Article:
4 The AS Number 70 Routing Registries 71 Routing Policy Specification Language Getting Started with BGP 75 Enabling BGP 75 Monitoring BGP 78 Clearing BGP Sessions 80 Filtering Routes 81 Internal BGP 83 The Internal Network 87 Minimizing the Impact of Link Failures 91 ebgp Multihop Traffic Engineering 95 Knowing Which Route Is Best 96 Route Maps 99 Setting the Local Preference 100 Manipulating Inbound AS Paths 103 Inbound Communities 105 BGP Load Balancing 108 Traffic Engineering for Incoming Traffic 109 Setting the MED 109 Announcing More Specific Routes 117 Queuing, Traffic Shaping, and Policing Security and Integrity of the Network 128 Passwords and Security 129 Software 131 Protecting BGP 133 Denial-of-Service Attacks Day-to-Day Operation of the Network 147 The Network Operations Center 147 NOC Hardware Facilities 151 SNMP Management 152 Router Names 157 General IP Network Management. 159 vi Table of Contents

5 9. When Things Start to Go Down: Troubleshooting 162 Keeping a Clear Head 162 Managing the Troubleshooting Process 163 Dealing with Service Providers 165 Physical and Datalink Layer Problems 167 Routing and Reachability Problems 174 Black Holes 180 DNS Problems BGP in Larger Networks 188 Peer Groups 188 Using Loopback Addresses for ibgp 190 ibgp Scaling 191 Dampening Route Flaps 196 OSPF as the IGP 198 Traffic Engineering in the Internal Network 207 Network Partitions Providing Transit Services 213 Route Filters 213 Communities 215 Anti-DoS Measures 221 Customers with Backup Connections 224 Providing IPv6 and Multicast Interconnecting with Other Networks 228 Peering 228 Internet Exchanges, NAPs, and MAEs 229 Connecting to an Internet Exchange 229 Connecting to More Exchange Points 235 Rejecting Unwanted Traffic 237 IX Subnet Problems 240 Talking to Other Network Operators 240 Exchange Point Future 241 Table of Contents VII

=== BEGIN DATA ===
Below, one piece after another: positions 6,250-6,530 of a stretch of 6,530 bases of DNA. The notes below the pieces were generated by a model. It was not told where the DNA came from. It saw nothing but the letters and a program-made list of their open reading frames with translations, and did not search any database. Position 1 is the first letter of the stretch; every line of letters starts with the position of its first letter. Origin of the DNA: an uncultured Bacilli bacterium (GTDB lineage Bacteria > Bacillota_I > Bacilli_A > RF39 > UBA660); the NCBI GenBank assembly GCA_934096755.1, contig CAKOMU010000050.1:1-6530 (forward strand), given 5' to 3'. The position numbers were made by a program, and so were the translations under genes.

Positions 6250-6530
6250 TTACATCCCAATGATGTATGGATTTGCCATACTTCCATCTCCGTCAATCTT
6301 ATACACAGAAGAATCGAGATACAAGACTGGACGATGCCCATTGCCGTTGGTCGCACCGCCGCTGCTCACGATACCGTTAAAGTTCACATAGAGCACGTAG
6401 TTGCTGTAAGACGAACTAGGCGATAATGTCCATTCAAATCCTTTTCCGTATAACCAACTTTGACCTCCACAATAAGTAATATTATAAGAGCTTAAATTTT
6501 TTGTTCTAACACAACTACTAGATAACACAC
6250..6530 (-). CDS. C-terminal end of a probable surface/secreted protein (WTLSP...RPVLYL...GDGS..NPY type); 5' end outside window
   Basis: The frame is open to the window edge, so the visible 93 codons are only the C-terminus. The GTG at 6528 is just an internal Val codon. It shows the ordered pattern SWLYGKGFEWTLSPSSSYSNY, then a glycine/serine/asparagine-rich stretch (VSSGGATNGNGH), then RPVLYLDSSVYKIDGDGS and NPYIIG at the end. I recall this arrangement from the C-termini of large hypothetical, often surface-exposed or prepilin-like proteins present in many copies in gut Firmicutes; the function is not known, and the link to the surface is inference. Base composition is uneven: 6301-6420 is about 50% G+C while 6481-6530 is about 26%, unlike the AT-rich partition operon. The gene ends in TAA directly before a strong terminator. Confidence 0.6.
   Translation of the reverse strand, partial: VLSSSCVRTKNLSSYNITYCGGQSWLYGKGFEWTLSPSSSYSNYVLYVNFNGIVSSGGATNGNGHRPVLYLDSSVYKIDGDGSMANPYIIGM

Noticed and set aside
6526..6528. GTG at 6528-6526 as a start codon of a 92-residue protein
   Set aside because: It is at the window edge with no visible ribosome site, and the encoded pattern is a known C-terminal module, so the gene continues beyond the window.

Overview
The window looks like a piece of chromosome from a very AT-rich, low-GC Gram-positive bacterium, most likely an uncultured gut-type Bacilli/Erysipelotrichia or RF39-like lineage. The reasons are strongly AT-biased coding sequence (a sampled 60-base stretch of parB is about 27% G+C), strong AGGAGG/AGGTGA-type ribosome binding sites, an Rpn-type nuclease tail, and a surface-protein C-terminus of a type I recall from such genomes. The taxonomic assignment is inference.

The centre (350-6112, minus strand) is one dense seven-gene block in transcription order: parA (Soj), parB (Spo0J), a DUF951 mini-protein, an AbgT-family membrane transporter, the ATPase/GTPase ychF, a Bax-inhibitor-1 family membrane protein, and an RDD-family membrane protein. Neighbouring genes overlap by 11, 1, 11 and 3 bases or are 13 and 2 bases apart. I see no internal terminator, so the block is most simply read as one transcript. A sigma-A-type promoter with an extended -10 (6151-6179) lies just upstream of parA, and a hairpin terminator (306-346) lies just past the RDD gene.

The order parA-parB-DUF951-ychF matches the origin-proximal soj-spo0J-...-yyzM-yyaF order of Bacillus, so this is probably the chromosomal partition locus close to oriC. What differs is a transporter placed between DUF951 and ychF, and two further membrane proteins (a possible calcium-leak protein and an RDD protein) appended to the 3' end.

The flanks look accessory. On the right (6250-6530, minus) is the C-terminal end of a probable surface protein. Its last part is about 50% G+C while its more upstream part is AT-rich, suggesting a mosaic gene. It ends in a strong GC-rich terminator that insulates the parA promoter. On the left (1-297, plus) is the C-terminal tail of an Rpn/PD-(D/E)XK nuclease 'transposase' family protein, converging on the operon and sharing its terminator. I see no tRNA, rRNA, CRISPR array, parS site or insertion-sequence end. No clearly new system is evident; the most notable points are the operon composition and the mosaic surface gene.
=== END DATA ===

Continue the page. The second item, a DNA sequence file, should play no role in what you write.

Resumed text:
6 A. Cisco Configuration Basics 243 B. Binary Logic, Netmasks, and Prefixes 250 C. Notes on the IPv4 Address Space 256 Glossary 259 Index 265 viii Table of Contents